The Chinese Telecommunications Market Presents Great Opportunities
China's 11th Five Year Plan starts in 2006. In the coming five years, the Chinese
government expects the telecom service industry to grow at an average annual growth
rate of 10% and the revenue generated by the telecom service industry to reach USD 114
billion by 2010. Also by 2010, the number of telephone users is expected to reach 1,000
million and Internet users to reach 200 million. Telephone service is expected to be
available in each and every village in China by the end of 2010.
In 2006, China's Ministry of Information Industry (MII), the most important government
regulator in the telecommunications industry, projects that Chinese telecom carriers will
invest $25 billion to recruit 30 million fixed line telephone subscribers and 48 million
cellular phone users. MII expects the penetration rate of fixed line telephone to reach
29% by the end of 2006 and a penetration rate for mobile communications of 34%. It is
likely that the number of telephone users could reach 800 million by the end of 2006.
With such an investment, Chinese telecom carriers expect to generate revenues of $87.5
billion, 10% more than that in 2005.
Chinese telecom carriers continued their efforts in 2005 to try out the 3rd generation (3G)
of mobile communications technologies: CDMA2000, WCDMA and TD-SCDMA. The
Chinese government is holding back issuing 3G operating licenses for three main
reasons----1) a lack of a successful business model worldwide; 2) home-grown TD-
SCDMA is not yet mature; and 3) the expectation for lower royalty fees for local telecom
manufacturers. With the deployment of 3G communications network, the Chinese
government wishes to change the current market competition structure, in which
European and North American companies are dominant players and help local Chinese
manufacturers to gain a larger market share. On December 29, 2005, MII announced that
3G would be deployed in 2006.
The two current Chinese mobile operators, China Mobile and China Unicom, will
continue to expand their mobile networks in 2006 in a way that not only increases
network coverage but also gives flexibility to offer more data services to their customers.
They will continue to have great demand for base stations, switches, and network
The reported reorganization of the telecom industry before the issuance of 3G licenses
has been under discussion for one year. It is believed that there will be more than two
mobile communications carriers when China issues 3G licenses, possibly in the second
half of 2006. China's 3G market has huge potential for US companies selling telecom
hardware and services.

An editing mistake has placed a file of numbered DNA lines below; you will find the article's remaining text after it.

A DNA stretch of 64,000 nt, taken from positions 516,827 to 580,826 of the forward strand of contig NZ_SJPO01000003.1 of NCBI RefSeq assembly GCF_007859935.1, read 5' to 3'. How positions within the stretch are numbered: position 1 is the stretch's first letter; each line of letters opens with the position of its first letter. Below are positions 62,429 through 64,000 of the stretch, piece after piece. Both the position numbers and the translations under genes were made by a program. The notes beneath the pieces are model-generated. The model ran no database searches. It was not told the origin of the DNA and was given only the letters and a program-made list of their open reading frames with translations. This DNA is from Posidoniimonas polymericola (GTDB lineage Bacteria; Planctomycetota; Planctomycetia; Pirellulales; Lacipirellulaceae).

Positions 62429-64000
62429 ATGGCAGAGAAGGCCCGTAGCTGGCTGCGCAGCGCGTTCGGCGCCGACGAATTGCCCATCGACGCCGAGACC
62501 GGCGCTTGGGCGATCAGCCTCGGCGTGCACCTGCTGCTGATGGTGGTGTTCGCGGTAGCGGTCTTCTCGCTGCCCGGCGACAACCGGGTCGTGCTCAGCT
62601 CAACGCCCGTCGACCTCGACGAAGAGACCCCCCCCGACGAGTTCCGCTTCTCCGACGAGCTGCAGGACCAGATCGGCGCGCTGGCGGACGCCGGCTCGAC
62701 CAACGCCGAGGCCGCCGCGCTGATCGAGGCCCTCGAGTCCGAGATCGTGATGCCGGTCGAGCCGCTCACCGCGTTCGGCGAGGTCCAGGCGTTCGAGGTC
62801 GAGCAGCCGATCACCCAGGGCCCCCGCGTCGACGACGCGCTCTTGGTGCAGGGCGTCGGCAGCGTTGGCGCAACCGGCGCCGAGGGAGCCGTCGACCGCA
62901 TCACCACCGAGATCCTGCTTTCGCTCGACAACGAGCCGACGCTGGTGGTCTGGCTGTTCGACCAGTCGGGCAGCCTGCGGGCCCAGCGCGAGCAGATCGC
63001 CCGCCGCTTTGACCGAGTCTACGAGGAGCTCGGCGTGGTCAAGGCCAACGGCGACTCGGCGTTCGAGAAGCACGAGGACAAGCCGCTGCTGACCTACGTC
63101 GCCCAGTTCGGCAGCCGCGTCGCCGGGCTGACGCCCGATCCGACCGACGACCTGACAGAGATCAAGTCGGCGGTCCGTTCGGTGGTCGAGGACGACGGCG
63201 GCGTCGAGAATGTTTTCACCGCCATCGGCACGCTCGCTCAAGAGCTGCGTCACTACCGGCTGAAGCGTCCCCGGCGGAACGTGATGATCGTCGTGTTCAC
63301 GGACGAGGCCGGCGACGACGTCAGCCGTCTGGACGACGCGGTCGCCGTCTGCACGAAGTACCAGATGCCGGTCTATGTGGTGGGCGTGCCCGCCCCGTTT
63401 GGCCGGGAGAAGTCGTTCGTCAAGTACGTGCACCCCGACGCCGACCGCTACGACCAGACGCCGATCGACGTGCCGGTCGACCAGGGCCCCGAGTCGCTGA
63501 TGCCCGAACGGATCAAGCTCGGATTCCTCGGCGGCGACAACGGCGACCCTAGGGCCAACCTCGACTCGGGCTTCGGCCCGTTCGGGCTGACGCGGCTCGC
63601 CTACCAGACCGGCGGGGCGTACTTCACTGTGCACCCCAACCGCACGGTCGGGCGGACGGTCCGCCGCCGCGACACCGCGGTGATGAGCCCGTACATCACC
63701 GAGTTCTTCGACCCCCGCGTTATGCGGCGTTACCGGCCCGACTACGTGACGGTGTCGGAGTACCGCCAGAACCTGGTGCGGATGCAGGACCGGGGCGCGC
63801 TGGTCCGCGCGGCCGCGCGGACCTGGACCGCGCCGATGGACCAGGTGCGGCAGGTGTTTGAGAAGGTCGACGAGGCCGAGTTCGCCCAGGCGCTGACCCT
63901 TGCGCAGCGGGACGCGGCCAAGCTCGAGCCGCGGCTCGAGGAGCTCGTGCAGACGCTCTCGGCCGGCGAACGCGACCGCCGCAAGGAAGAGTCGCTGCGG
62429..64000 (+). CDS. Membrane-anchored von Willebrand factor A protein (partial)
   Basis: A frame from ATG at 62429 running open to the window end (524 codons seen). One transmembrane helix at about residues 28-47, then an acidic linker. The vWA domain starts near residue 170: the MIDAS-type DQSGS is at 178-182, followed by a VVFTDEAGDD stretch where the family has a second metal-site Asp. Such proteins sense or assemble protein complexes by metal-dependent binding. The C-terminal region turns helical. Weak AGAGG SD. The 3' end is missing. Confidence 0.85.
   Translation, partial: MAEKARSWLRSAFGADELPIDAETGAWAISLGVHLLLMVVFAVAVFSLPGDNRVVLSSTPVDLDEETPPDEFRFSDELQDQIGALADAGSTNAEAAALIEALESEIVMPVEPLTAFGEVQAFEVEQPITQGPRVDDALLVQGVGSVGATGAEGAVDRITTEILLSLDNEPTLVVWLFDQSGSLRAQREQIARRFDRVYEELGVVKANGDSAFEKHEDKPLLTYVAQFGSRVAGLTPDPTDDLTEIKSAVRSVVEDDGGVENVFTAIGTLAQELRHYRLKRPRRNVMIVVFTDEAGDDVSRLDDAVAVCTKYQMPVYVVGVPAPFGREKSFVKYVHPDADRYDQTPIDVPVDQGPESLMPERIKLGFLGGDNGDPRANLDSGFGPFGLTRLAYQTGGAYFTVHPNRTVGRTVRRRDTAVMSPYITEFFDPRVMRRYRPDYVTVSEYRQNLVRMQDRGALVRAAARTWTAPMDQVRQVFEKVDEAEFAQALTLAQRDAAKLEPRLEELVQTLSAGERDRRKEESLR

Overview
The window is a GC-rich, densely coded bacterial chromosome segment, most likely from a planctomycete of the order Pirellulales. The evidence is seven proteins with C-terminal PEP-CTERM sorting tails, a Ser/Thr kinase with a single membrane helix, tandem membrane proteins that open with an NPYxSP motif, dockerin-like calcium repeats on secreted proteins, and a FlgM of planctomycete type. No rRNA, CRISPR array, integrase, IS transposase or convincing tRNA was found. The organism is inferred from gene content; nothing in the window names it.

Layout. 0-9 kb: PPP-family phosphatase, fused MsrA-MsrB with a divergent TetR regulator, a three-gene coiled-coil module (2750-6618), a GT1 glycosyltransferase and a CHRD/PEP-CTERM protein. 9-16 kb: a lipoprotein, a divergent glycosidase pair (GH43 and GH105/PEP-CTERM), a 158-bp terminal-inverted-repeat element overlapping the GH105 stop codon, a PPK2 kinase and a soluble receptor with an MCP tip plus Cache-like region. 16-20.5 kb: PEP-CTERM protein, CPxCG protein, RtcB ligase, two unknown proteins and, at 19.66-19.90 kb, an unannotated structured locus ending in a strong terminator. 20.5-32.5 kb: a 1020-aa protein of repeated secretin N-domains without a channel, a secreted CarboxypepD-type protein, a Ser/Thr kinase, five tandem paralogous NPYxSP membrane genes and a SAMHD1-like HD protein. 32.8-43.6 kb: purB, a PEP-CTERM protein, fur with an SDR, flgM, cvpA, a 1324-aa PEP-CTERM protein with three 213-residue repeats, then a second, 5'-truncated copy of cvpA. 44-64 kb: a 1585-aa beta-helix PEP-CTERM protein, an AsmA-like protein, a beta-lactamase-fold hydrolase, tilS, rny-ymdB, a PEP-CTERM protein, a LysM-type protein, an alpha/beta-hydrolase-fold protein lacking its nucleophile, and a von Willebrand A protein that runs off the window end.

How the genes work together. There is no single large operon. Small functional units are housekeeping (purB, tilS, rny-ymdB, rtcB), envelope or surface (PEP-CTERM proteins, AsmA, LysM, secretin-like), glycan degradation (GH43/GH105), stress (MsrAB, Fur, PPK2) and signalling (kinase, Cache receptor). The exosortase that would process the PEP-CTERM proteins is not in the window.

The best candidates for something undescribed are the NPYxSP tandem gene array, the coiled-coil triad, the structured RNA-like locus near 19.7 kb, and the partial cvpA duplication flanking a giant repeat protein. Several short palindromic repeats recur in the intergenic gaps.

Both Chinese fixed line and mobile telecom operators are changing their development
strategies. They are moving from infrastructure builders to service providers. They will
utilize their resources to not only build the infrastructure but also develop more services,
value-added services in particular, so as to generate more revenues and remain
competitive in the market. The Chinese consider any platforms, applications, or ideas that
can help increase revenue/productivity and enable offer customers differentiated services
attractive. They are increasingly open to partnerships with other service/solution
providers. For more information, please refer to "Telecommunications Service Market in
China" a http://www.buyusainfo.net/docs/x_8516024.pdf
Online Gaming/Mobile Gaming
Chinese fixed line telecom operators will continue to work with their business partners,
online gaming operators, and ISPs/ICPs, to provide online games and mobile games in
2006. The gaming content market is one that proves to be lucrative for foreign companies
that can provide localized and customized content. Online gaming/mobile gaming
developers can either work with the telecom operators directly or work with gaming
operators and ISPs/ICPs to market their games in China.
IP and Broadband
Chinese fixed line telecom operators, China Telecom, China Netcom and China TieTong
increased their input in IP and broadband infrastructure. In September 2005, the MII
approved China Telecom to conduct PC-to-Phone trials (which is SIP-based and known
in China as Web Phone Service) in Shenzhen city of Guangdong Province and Shangrao
City of Jiangxi Province, while China Netcom was cleared for trials in Changchun city of
Jinlin Province and Tai'an city of Shangdong Province. The fixed line operators may
seek to expand their services to more regions. Using their broadband infrastructure, the
telecom carriers would like to develop more services including IPTV, multi-party calling
and multi-media communications, etc.
Public Safety System
With increasing awareness of the importance of government's ability to deal with critical
situations, there is a growing demand for emergency response systems in China. Without
an organization like the National Emergency Number Association (NENA) in the United
States, China has not yet developed a national technical standard for its emergency
response system. At present, large and economically well-off cities in China like Beijing,
Tianjin, Nanning and Chengdu have started building public safety networks by
integrating TETRA-based digital trunking systems with their existing analogue systems.
The Chinese government requires all counties and cities to build their own integrated
emergency responding system by the end of 2006. Without investment from the central
government, local governments will have to either build a brand new system or upgrade
their existing system. Given their long-standing experience and know-how, U.S.
companies can expect strong demand for database software, interoperability consoles,
and data management systems.
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